In 2005, when Democrat Antonio Villaraigosa became the first Latino mayor in more than a century, he had to overcome fears in the Black community that if he was elected, Black people would be ousted from government jobs and replaced by Latinos. When he was a candidate, Villaraigosa talked about overcoming the “black-brown divide” that can breed violence.

Black leadership has worried about potentially losing historically Black U.S. House seats in Southern California, amid shifting demographics.

In L.A., the Latino population has been growing for decades and now represents about half the population. The Black population is about 9%. Latinos have long said their representation on the Council falls below their share of the population, while Blacks have maintained an outsized representation, despite comprising a relatively small share of the city residents. The heavily Democratic city gave rise to a prominent line of Black politicians, including former Mayor Tom Bradley and Democratic U.S. Rep. Maxine Waters.

Fernando Guerra of the Center for the Study of Los Angeles at Loyola Marymount University called the racist language “horrific,” but added that the recording underscored the reality of politics. Once power is gained, “You are not going to give it to someone else.”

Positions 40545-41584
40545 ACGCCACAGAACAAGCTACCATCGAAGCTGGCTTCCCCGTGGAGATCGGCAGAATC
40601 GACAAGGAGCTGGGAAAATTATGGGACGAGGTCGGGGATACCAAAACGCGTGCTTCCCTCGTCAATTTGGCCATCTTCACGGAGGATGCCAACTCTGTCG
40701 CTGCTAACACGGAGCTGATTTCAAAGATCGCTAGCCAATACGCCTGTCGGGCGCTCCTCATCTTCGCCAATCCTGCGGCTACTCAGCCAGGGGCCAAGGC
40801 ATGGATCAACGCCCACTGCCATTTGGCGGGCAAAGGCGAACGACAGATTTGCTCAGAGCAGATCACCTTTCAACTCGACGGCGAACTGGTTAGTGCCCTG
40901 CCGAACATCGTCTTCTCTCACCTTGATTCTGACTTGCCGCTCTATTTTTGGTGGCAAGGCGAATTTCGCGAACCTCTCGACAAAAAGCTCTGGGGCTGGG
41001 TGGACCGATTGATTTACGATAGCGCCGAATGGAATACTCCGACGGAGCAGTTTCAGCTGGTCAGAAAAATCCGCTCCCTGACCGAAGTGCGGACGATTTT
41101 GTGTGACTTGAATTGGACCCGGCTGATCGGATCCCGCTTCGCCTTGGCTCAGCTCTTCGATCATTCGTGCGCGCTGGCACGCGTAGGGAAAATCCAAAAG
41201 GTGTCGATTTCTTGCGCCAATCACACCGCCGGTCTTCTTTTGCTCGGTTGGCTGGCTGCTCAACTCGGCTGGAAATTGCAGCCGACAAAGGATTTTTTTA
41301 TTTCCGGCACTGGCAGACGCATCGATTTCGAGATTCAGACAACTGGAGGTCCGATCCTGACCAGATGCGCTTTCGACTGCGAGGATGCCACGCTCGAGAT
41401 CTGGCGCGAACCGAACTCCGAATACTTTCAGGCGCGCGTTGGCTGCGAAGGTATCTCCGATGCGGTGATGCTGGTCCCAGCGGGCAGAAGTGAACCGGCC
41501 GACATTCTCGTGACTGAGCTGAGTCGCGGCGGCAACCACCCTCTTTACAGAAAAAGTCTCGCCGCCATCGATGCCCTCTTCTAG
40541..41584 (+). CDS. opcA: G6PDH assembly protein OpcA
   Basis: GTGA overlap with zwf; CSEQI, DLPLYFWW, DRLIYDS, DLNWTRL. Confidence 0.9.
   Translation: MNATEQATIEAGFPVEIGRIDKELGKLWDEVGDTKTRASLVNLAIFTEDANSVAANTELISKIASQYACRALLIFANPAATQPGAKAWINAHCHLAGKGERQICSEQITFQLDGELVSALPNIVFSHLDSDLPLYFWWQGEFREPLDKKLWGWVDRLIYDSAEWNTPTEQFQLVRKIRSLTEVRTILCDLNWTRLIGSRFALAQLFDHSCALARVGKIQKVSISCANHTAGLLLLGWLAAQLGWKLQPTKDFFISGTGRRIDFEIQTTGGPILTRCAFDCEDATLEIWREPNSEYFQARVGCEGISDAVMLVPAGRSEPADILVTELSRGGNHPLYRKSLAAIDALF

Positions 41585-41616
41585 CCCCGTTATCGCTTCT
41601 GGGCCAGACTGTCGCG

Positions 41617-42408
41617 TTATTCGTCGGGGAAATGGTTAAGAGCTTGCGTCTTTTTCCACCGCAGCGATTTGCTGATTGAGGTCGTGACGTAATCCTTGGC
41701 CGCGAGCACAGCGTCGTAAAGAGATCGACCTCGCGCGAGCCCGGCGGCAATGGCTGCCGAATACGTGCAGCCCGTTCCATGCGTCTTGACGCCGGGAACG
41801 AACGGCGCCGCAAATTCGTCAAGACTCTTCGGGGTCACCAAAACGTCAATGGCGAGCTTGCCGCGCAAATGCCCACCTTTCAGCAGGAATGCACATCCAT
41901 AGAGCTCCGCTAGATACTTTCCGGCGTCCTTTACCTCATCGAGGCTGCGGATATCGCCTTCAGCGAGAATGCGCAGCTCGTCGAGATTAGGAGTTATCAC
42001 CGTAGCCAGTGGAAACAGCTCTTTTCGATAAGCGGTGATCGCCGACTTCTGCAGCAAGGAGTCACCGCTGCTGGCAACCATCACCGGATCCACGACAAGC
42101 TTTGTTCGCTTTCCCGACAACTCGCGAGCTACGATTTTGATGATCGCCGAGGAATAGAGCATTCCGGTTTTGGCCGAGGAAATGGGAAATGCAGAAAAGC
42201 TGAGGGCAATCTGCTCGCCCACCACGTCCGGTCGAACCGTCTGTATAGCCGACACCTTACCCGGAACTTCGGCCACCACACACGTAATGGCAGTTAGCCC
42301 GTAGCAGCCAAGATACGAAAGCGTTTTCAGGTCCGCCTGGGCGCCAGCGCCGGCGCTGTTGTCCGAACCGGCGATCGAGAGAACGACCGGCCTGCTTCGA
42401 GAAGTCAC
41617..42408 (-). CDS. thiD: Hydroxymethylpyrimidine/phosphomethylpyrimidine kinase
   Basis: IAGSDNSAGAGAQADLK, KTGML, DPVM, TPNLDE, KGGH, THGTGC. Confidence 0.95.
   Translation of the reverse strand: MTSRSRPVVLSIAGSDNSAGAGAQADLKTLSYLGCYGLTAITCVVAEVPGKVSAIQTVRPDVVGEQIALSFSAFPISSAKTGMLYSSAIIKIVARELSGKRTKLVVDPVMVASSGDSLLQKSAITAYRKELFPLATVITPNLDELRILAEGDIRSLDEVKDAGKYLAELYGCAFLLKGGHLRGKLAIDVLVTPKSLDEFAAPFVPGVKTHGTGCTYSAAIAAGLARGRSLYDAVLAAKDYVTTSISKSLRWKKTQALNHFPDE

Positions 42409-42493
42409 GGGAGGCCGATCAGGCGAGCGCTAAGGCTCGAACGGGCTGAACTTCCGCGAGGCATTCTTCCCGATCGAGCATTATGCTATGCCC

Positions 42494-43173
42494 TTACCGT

“There is a political axiom that power is not given up, it’s taken,” he said. Despite the friction “there is not a single case of a Latino taking a Black seat of a significant position in L.A.,” such as Congress or the Legislature.

The dispute has washed into the city’s race for mayor.

U.S. Rep. Karen Bass, who is running for mayor against fellow Democrat Rick Caruso and could become the first Black woman to hold the office, said the Latino Council members were “stoking the divide between our city’s Black and Latino communities.” She also called for those involved to resign.

Caruso has promised to take on dysfunction at City Hall, and the disclosure of the recording could play into his overall message. He also called for the resignation of those involved.
He called it “a heartbreaking day.”
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Associated Press writer John Antczak contributed to this report.